Blockers blossom

Probably no area of Tennessee's football team entered the 2006 season with less acclaim than the offensive line. Through the first six games, probably no area of the team has been a bigger surprise.

Despite the loss of 2005 starters Albert Toeaina, Cody Douglas, Rob Smith and Richie Gandy, the Vols' new-look blocking front has jelled into a pretty solid unit. Except for a poor showing in Game 3 vs. Florida, the blockers have made improvement on a weekly basis.

"That group is playing really solid right now," head coach Phillip Fulmer said this week. "Each week is a different kind of challenge for them but they've grown and gotten better."

Saturday's game against Alabama will be the line's biggest test since Florida. Still, Fulmer has plenty of confidence in his blockers, especially preseason All-American Arron Sears and fellow tackle Eric Young.

"Our tackles are playing extremely well," the head man said. "Eric Young has really come on. David Ligon has been solid. Josh McNeil has been solid for the most part. Anthony Parker has a chance to be a really good player. He's just not quite as good as I think he should be all the time yet."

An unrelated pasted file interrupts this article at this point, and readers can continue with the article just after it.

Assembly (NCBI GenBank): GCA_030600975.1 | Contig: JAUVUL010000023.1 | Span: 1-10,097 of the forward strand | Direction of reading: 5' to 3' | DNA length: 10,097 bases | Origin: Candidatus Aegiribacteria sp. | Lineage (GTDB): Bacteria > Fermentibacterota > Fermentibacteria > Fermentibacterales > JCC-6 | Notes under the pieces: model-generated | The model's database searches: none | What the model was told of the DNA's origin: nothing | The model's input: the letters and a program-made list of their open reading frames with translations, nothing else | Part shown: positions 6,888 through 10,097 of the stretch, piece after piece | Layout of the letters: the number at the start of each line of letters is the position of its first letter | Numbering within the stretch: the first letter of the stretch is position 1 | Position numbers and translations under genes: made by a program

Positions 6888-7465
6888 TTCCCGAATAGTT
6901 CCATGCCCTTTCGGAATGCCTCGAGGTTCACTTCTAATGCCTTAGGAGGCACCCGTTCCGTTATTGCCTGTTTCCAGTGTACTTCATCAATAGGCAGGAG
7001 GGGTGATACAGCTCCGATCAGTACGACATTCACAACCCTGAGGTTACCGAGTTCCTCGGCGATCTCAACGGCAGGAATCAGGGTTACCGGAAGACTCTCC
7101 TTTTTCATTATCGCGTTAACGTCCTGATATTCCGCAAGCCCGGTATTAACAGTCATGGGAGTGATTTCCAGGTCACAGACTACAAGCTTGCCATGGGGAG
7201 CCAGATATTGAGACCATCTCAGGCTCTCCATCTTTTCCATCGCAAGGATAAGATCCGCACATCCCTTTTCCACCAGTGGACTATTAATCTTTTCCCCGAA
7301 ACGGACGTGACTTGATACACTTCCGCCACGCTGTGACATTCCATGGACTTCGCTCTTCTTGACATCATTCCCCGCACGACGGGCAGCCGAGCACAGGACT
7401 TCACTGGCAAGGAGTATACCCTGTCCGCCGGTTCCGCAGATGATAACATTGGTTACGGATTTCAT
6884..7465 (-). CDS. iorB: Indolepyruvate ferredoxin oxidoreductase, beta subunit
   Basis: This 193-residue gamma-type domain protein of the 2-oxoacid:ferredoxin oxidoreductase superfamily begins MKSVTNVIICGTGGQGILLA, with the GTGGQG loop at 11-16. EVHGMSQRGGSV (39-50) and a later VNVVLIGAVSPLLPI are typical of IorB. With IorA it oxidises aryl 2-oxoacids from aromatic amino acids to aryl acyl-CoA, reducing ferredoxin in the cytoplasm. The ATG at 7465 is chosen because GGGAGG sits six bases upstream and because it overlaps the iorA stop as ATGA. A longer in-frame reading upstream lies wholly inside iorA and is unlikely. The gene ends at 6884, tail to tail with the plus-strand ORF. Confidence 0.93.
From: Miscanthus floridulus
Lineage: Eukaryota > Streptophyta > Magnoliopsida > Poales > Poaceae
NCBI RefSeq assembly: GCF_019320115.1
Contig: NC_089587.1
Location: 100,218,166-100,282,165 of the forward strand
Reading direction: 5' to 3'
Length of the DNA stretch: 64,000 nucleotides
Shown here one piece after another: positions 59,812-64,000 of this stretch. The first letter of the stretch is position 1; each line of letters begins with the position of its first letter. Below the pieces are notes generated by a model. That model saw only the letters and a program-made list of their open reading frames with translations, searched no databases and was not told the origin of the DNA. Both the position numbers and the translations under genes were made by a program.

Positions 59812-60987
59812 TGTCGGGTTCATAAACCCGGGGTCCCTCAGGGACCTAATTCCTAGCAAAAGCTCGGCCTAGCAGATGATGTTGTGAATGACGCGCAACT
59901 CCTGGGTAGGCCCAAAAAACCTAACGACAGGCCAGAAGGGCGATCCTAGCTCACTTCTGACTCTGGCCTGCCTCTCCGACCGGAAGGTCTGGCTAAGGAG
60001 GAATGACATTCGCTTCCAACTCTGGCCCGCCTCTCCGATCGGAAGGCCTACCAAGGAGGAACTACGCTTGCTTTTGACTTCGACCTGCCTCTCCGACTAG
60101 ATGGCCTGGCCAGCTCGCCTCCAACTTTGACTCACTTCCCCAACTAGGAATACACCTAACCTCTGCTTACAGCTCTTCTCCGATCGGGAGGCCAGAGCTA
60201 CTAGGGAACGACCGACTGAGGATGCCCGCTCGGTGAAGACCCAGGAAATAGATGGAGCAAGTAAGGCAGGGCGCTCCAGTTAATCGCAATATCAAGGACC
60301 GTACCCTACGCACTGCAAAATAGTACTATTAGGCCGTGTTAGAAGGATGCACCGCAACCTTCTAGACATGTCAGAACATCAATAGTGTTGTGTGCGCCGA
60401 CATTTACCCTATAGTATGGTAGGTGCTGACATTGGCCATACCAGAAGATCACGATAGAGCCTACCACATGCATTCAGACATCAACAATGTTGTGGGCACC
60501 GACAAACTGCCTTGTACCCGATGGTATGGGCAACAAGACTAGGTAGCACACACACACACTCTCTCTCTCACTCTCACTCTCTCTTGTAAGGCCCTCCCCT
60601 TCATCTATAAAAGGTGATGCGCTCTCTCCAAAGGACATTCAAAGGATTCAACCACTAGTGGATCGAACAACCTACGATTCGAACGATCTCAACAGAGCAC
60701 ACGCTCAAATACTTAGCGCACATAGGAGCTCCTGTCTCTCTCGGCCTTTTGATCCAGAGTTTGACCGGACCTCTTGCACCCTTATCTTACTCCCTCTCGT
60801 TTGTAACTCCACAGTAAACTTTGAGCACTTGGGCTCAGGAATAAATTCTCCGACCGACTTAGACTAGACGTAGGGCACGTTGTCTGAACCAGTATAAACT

The starting five is sound. Now Fulmer is hoping to build some depth behind those guys. He noted that freshman Jacques McClendon "is pushing for playing time, and we need some other guys to do that."

Two players who have been slowed by injuries can help the depth situation significantly once they're close to 100 percent.

"Michael Frogg's ankle is much better, so he's back in the mix to push Josh," Fulmer said. "Ramon Foster's ankle is better and he needs to continue to push for playing time."

Tennessee's linemen have played pretty well to date but, with six SEC tests coming up the next six weeks, they realize they still have plenty to prove.

"We're happy with where we're at as of right now but we'd be a lot happier if we were further down the road, especially in the run game," Ligon said. "Alabama's got a scheme that's fairly difficult. You never know quite what you're going to get."

Tennessee fans can't help but wonder: How would the Florida game have gone if Vol linemen were playing as well then as they are now? Ligon admits he has entertained the same thought.

"You think about that and it comes into your mind, ‘Man, I wish we could play Florida again.' But you can't."

Regardless, Tennessee is a much better team than it was Sept. 16 against Florida, and the improved play of the blockers is a key reason.

"We're a lot better," Ligon said. "It's hard to say exactly what it is. Maybe it's just the game experience. Some guys have seen the true speed of the SEC and now they understand."

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